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I'm reading a paper on double pendulums and there is an equation of motion that contains a double dot (Umlaut) above an angle. What does this mean / is this a standard notation in equations of motion?

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    $\begingroup$ 2nd derivative with respect to the argument $\endgroup$
    – The Photon
    Oct 31, 2021 at 0:50
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    $\begingroup$ dot means derivative w/r to $t$, double-dot is two derivatives w/r to $t$. $\endgroup$ Oct 31, 2021 at 0:50
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    $\begingroup$ The dot for derivative with respect to time and double dot for second derivative with respect to time is standard notation for physics mechanics relationships. $\endgroup$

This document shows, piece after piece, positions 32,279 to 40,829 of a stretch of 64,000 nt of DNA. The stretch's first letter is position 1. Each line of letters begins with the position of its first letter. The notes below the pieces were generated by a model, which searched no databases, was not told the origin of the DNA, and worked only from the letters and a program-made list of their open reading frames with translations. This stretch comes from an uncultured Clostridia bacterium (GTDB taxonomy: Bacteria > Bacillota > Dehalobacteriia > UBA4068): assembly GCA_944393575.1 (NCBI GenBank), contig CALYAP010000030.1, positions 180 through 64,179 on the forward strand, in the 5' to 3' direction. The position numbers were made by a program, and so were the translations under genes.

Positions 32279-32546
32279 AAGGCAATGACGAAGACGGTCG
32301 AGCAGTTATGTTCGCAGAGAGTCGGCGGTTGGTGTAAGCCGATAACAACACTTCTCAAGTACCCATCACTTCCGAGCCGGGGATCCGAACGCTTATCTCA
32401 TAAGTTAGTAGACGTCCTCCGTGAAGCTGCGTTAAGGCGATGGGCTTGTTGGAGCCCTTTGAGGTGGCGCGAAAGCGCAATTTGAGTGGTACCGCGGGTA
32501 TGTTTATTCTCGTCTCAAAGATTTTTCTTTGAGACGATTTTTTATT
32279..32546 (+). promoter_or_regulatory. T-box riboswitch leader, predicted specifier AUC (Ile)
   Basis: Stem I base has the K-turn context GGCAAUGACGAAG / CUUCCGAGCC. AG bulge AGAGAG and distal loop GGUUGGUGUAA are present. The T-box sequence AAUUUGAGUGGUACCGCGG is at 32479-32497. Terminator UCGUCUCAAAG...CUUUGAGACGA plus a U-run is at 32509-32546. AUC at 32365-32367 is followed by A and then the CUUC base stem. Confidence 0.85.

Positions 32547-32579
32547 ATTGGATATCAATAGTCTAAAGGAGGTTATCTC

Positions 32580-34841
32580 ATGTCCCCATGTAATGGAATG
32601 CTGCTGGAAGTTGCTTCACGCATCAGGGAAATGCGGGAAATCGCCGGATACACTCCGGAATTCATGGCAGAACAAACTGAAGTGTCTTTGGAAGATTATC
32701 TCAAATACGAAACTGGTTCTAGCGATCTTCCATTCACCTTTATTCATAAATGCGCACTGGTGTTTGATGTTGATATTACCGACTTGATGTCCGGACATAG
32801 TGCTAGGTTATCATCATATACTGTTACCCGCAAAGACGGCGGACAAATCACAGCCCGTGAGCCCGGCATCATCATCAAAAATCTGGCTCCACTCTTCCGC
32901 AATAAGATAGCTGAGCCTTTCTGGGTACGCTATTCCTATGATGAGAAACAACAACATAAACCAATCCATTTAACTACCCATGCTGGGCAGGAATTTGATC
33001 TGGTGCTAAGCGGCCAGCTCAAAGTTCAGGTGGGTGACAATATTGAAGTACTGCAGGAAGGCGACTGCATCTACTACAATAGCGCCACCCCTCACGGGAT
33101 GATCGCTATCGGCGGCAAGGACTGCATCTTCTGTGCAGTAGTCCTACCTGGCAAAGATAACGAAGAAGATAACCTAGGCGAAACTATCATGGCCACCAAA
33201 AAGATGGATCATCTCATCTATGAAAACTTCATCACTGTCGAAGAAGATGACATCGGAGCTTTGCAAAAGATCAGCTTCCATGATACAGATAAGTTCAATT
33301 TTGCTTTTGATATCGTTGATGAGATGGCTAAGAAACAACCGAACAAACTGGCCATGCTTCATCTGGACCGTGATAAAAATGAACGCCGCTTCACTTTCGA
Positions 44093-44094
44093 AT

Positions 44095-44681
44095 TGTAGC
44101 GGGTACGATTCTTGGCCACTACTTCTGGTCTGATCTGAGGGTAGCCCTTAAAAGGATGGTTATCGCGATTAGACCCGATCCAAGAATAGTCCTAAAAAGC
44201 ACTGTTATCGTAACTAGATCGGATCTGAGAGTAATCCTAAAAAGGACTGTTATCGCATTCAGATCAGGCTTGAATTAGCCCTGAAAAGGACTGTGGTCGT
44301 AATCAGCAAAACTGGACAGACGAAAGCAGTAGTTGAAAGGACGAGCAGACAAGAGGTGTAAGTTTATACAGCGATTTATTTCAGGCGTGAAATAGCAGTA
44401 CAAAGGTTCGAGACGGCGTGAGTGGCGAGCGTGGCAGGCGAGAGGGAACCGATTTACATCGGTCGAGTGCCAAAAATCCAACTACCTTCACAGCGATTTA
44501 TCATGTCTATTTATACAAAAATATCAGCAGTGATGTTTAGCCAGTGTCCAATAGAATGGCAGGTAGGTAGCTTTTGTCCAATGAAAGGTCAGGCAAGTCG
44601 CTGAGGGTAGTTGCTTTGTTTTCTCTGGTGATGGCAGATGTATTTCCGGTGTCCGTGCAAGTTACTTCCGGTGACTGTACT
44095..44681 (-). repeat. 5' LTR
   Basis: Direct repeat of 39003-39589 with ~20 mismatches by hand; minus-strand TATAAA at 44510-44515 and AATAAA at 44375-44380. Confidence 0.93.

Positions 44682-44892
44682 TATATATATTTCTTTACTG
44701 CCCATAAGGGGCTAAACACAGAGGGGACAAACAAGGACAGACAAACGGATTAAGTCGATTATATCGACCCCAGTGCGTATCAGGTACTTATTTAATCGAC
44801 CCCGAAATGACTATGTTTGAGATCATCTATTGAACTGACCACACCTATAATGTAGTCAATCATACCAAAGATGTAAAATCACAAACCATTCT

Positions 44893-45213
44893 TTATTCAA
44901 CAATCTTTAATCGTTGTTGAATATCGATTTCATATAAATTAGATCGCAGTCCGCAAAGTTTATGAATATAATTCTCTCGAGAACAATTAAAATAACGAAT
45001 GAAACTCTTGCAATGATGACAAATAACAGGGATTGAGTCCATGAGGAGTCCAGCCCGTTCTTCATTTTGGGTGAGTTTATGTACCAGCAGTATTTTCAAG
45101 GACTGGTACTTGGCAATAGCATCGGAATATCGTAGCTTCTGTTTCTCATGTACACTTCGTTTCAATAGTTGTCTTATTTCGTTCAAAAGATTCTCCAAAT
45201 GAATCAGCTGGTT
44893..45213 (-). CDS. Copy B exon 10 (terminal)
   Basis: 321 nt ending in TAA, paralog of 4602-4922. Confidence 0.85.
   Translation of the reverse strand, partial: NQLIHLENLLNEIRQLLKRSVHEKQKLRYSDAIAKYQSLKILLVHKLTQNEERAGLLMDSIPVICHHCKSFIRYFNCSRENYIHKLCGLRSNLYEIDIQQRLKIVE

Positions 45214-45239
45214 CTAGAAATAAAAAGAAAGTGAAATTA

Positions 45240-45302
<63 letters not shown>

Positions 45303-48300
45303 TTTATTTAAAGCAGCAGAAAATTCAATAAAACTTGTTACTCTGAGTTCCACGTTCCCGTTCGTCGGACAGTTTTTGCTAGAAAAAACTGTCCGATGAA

– John Darby
    Oct 31, 2021 at 2:36
  • $\begingroup$ it changes the pronunciation of the angle, silly. $\endgroup$ Oct 31, 2021 at 4:16

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It means the second time derivative.

In other words, $$\ddot\theta=\frac{d^2\theta}{dt^2}$$ which represents the angular acceleration of an object (which is a pendulum bob in your example).

These, and indeed first time derivatives (or even more than first, second etc.) are very common in physics (and in engineering and many other subjects), since we are often thinking about instantaneous timed rates of change of quantities. For example, the instantaneous rate in change of an objects position $x$ is called its instantaneous velocity $v$ where $$v=\dot x=\frac{dx}{dt}$$ and its acceleration is the rate in change of this quantity, or $$a=\ddot x=\frac{dv}{dt}=\frac{d^2x}{dt^2}$$

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